The main point of this paper is that the teleological concept of values should be abandoned in favour of (or at least completed by) another approach which Vos does not give a name but has strong Aristotelian overtones. This change of perspective, Vos says, is necessary for the ethics of technology, and in the paper, he mainly shows this to be the case for the example of tandem mass spectrometry screening (MS/MS), although life and death are among his examples, as well.
I have doubted for some time whether Vos had a point here, but I ended up thinking he does.
Technology, he says, is teleological: MS/MS aims at detecting newborns with serious, though extremely rare diseases, with the aim of starting treatment at a moment when this is most useful, which means before the disease can be diagnosed. That’s what testing is done for. An interesting novelty in MS/MS compared to other forms of predictive testing is the quantity of tests done simultaneously. Values also seem to have a teleological nature: to say that something is good is to say that it deserves to be promoted, bad that it deserves to be prevented.
With regard to MS/MS this leads to questions about the weights of benefits to the child. With MS/MS, diseases may be detected that cannot (yet) be treated. Crucial question: is treatability (in the sense of being able to cure, or to forestall death, or to improve quality of life) still essential as a criterion? Should screening absolutely be in the interest of the screened? What if it is mainly in the interest of others (the parents, society)?
Asking such questions, Vos argues, implies an antagonism between the interests of the child and those of the parents.
This leads to balancing as the core activity of ethics as a practice: weighing one ‘good’ against another, or of a good against a bad. Balancing is about weights, not strengths. So what Vos argues against is essentially a market metaphor of ethics, or a notion of value that remains within the exemplary situation of the client who needs to weigh advantages and disadvantages of one product against another. I think he absolutely has a point here, because applied ethics takes balancing as a central metaphor for its expertise.
Instead of asking how valuable something is (compared to something else), Vos says, we should ask how to value something. Instead of asking what is in the interest of the child and what is in the interest of the parent, we should ask what good parenting is (and also, maybe, good ‘childing’?), and to what extent knowledge about the presence or absence of extremely rare diseases fits into this. This is what I would call an aristotelian alternative: does MS/MS fit with being a good parent (and a good child)? I deliberately call this Aristotelian, because I feel this is as teleological as anything (and teleology was dear to Aristotle) and I fail to see how valuing something differs from encouraging it, letting it flourish, even promoting it.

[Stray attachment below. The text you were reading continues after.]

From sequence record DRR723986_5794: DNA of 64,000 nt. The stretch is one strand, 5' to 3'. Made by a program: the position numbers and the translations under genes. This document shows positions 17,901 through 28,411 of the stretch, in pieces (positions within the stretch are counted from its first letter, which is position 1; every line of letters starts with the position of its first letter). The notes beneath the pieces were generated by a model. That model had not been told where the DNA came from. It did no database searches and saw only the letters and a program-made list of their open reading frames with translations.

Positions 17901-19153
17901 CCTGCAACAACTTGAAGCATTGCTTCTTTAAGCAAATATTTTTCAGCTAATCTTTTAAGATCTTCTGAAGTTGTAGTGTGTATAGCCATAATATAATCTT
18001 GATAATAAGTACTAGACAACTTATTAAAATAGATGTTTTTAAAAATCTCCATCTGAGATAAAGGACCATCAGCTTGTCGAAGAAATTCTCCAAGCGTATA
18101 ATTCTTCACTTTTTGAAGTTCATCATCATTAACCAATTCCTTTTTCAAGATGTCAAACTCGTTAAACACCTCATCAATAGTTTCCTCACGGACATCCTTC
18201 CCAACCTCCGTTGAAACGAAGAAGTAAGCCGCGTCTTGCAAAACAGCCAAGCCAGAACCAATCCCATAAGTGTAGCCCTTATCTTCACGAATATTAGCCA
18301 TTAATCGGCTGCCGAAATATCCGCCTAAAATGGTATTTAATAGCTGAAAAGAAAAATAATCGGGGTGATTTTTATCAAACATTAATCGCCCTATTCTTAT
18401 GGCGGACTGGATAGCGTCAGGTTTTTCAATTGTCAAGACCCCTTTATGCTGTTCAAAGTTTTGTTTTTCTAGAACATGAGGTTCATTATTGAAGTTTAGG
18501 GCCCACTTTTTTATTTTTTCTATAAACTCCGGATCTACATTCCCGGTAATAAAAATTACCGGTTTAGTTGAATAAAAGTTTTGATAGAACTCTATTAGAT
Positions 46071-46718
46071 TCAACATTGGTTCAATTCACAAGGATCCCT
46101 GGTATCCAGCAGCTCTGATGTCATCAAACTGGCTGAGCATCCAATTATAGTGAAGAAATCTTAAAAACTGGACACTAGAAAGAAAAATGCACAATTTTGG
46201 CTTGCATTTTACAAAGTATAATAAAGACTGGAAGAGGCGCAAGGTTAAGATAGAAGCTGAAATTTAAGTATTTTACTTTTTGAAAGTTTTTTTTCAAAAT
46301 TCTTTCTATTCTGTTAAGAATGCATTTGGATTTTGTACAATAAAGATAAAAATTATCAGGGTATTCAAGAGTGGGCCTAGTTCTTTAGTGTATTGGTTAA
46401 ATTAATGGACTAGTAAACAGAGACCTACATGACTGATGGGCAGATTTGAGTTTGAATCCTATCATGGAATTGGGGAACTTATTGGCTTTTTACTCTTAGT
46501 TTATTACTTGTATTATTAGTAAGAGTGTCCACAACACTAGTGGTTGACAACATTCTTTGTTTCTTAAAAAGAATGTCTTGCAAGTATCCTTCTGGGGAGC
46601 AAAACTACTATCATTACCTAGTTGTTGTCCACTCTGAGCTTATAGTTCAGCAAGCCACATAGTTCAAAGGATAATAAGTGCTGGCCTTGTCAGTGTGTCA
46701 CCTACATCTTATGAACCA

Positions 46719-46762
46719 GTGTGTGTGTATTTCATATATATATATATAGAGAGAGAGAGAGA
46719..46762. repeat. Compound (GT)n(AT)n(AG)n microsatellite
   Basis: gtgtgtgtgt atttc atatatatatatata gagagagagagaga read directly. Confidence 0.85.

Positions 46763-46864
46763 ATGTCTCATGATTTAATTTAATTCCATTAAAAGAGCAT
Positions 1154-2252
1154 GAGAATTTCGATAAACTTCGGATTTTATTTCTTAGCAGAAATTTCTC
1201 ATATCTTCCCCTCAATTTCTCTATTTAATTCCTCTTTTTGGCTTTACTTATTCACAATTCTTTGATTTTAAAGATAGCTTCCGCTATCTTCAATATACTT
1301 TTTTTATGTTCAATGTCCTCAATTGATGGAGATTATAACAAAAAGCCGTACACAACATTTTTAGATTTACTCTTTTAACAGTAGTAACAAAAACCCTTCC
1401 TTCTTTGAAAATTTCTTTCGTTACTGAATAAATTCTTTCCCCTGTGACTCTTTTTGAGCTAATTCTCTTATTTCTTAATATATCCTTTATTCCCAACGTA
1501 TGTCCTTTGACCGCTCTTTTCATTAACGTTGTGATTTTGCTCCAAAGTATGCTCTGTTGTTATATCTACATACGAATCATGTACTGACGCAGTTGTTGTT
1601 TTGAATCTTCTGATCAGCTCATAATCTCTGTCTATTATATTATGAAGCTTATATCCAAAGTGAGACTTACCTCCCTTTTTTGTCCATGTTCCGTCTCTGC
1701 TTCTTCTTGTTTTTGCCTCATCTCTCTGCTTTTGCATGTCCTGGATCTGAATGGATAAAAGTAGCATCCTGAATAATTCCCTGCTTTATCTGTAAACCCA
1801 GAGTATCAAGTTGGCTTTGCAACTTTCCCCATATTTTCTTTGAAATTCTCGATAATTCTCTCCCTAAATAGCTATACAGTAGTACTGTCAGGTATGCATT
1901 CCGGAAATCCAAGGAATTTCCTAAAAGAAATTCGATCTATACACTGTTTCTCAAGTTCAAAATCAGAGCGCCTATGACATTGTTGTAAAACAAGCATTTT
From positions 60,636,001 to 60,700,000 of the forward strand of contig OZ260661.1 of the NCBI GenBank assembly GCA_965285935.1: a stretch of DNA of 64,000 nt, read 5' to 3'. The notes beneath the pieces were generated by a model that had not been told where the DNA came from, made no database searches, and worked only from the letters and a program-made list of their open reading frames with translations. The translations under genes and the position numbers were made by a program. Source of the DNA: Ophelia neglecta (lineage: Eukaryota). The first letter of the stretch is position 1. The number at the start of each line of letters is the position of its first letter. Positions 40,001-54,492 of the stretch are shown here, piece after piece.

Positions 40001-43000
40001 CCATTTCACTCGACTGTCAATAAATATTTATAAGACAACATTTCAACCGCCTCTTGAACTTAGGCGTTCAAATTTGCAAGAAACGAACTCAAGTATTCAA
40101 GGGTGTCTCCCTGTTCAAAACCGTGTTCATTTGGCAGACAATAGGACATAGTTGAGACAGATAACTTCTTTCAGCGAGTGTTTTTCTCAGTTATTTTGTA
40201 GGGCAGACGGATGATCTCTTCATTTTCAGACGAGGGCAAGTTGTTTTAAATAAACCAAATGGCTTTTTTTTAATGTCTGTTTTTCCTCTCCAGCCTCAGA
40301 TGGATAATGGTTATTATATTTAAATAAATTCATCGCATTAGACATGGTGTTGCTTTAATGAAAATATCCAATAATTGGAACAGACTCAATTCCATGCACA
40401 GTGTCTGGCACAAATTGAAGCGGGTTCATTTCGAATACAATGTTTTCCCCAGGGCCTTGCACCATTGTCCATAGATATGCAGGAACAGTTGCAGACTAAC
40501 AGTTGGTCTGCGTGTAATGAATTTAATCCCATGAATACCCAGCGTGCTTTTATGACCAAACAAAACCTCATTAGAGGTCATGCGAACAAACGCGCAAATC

I do not think Vos really escapes from teleology but he might escape from ethics as a trade-off, as a market.
Let’s look a bit closer at the discussion on MS/MS. In the discussion at the Dutch Health Council, most of the participants stuck to a definition of ‘interest of the child’ in terms of treatment possibilities. Some of them, however, within the model of balancing interests, came up with a different standpoint: they argued it would be in the interest of the child if its parents would know that it would be getting an incurable disease. These people said, or were close to saying that it is part of being a good parent to know, as far as you can, what is in store for your child.
What would normative debate on MS/MS be about if not about interests and balancing, if not about establishing weights? It would be about how we value of knowledge of the future, and about the value of uncertainty, of an open future, about the dysvalue of knowledge that closes off the future of a child. Even though in Vos’s treatment of the example, it could seem as if valuing parenthood leads to a straight acceptance of MS/MS, this is not necessarily so. The question for the ethics of technology would then become: ‘Do those involved value the kind of life or parenthood that this technology brings along with it?’ Or, put differently, ‘Does this technique fit into a practice or a way of life that people want to maintain?’ Fitting, in my view, would be a good alternative for balancing as a central metaphor in the ethics of the technology. Firstly, because fitting is what technicians do, so the metaphor has a large face value for technology, and secondly, fitting demands that ethical debates about technology are about the technology itself, not only about the use people make of it.
To conclude, I think the normative debate on screening technology such as MS/MS would flourish, would be promoted, helped, or even cured if the questions would not be raised in terms of balancing interests, but in terms of fitting technology to valued ways of life. Sorry if I ended on a teleological note.